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The Dangers of OVERPRONATION

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The Dangers of OVERPRONATION
What is PRONATION?

Pronation is the movement of the foot as it moves from side to side during a walk or runs. At normal pronation, the foot rolls a little bit inward with every step.

 

When does OVERPRONATION occur?

In pronation, your feet flatten while in overpronation your feet flattens overly. The foot rolls inward onto the arch too much as you run or walk and the outer edge of the heel reaches the ground first. The roll continues even though the toes should be starting to push off. Therefore, the big and second toes do all the pushing while the foot twists in each step. 

However, it is not a foot injury but it can be a caused of many sports injury due to instability in the foot. Here are some of it:

  • Ankle Sprains - Usually occurs when the ankle is twist or turn unexpectedly.
  • Shin Splints - (also known as tibial stress syndrome) Caused by repeated trauma to the connective muscle tissue around the tibia.
  • Achilles Tendinitis - Commonly occurs as a result of overuse of Achilles. 
  • Heel Spurs - It happens when the calcium deposits build up on the underside of the heel bone, that usually occurs for many months.
  • Plantar Fasciitis - Usually caused by strain injury and resulted in micro tearing to the ligament.

 

How to identify if you OVERPRONATE?

Here are ways that can help anyone to determine if they overpronate:

1. Shoe Method. Take a look at the soles of your shoes and find the marking on the outsoles of your shoes. If you notice an excessive wear in the heel and the ball of the foot towards the big toe then you are overpronating.
2. Wet Foot Method. Get your feet wet and stand on a flat surface with a paper or anything that will allow your footprint to be shown. Observe your footprint, if your whole foot is outlined, you can consider yourself an overpronator.
3. Local Run Specialty Store. The best way to find out your pronation type is to get your foot checked at your local run speciality store and to have an accurate finding.

 

What are the best shoes for OVERPRONATORS?

The feet support your body but it cannot do the job if you overpronate and running with the same old shoe because it might just lead to a foot injury.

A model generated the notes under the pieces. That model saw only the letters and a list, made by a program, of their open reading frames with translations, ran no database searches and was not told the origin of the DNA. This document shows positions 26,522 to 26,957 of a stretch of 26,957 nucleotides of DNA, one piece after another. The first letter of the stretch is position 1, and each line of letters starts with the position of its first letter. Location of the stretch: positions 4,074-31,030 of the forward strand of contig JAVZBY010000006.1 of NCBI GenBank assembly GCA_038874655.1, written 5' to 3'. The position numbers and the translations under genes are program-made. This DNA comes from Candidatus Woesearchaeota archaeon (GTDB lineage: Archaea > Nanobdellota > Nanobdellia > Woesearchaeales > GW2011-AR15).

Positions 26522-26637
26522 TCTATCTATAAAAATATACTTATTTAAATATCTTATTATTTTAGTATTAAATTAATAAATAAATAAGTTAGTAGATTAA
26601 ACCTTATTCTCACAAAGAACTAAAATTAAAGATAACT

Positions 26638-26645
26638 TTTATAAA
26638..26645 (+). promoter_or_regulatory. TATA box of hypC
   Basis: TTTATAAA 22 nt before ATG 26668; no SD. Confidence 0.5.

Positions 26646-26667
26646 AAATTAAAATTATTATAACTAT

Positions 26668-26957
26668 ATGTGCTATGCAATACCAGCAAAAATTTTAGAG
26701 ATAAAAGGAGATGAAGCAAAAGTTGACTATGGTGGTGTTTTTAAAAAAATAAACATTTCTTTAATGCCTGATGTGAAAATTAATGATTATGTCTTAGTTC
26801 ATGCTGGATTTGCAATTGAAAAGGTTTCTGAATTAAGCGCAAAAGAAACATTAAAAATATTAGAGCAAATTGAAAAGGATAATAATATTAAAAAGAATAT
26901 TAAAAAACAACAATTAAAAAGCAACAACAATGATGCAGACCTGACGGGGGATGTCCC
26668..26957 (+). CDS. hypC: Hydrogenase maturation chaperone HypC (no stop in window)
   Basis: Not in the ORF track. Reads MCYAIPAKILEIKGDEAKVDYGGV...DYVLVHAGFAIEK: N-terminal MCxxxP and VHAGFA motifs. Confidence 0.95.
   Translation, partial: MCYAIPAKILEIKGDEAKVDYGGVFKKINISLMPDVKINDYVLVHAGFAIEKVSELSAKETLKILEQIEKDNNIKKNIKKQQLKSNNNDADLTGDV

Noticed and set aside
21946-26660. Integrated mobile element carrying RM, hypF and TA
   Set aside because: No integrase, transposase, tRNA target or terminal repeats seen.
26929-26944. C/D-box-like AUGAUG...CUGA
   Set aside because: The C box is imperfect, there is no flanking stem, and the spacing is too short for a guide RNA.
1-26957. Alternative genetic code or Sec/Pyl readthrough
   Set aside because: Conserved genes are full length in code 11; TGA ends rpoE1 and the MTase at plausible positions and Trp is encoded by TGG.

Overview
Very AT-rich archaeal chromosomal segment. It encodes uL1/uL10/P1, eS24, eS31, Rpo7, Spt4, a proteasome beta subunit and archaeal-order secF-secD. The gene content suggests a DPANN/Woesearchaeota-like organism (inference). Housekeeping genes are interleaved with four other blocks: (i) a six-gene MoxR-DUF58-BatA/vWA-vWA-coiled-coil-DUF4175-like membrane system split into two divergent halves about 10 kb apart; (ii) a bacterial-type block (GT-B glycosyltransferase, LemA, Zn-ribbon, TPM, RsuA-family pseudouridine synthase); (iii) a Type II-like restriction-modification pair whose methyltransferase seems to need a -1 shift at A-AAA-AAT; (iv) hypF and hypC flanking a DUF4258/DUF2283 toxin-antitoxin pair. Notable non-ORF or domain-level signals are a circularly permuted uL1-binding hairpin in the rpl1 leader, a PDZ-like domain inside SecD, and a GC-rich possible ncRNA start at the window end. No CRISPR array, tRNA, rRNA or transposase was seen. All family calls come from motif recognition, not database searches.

To prevent this from happening, you must change your shoe. Overpronators should have stability, supportive and structured running shoes because it helps to spread the impact of running more effectively to minimise pronation. It controls your arches from collapsing with every step. Shoes with a proper arch support will keep your foot in alignment and give you stability. Avoid shoes with flexible soles, especially trendy “minimalist” shoes, you need stiff and supportive footwear.

 

 Insoles: for OVERPRONATORS

Most people think that custom insoles are just for those who have an injury but this is a necessity for everyone. Most especially for those who overpronate. For people who walks, runs and stand typically most of the day, custom insoles are their essentials. It helps prevent future injuries, it lessens the forefoot pronation angle when the foot touches the ground, also it increased the height of the foot arch.

 

Practice Proper Running Form

Enhancing your running form will help you to run faster, more efficiently and comfortably, and with less stress on your body and minimize injury risk. Your running mechanics are determined by the strength and flexibility of certain muscles and how your body is built. Make sure that your body is comfortable with your new running pattern. It is best to maintain a short but quick step. It helps to decrease the possibility that you overstride which can lead to some problems because of overpronation.

 

Exercises for OVERPRONATION

Exercises that you performed every other day, can aid overpronation. Do these exercises to strengthen your feet, ankles and legs :

     • Calf raises - Start your position on standing with your toes. (Toes should be facing forward) Hold your position for a second then slowly go back down. Repeat 8 to 12 times.

     • One legged squat - Stand on your one leg and slowly do squat. Do it 5 times on every leg.

     • Towel lift and curl - Sit on a stool or a low chair. Lay a hand towel on the floor in front of you and place one foot on top of it. Then using your toes, pull the towel toward you, bit by bit. After that, lift the towel up from the floor and switch to your other foot.

     • Point and flex - Sit on the floor with your legs outstretched in front of you. Point your toes forward and then pull them back toward you. Then curl your toes. Repeat ten times for each foot.

     • Golf ball roll - Roll a golf ball under each of your feet for 30 to 60 seconds.

 

"Be good to your feet, they will bring you to better places"

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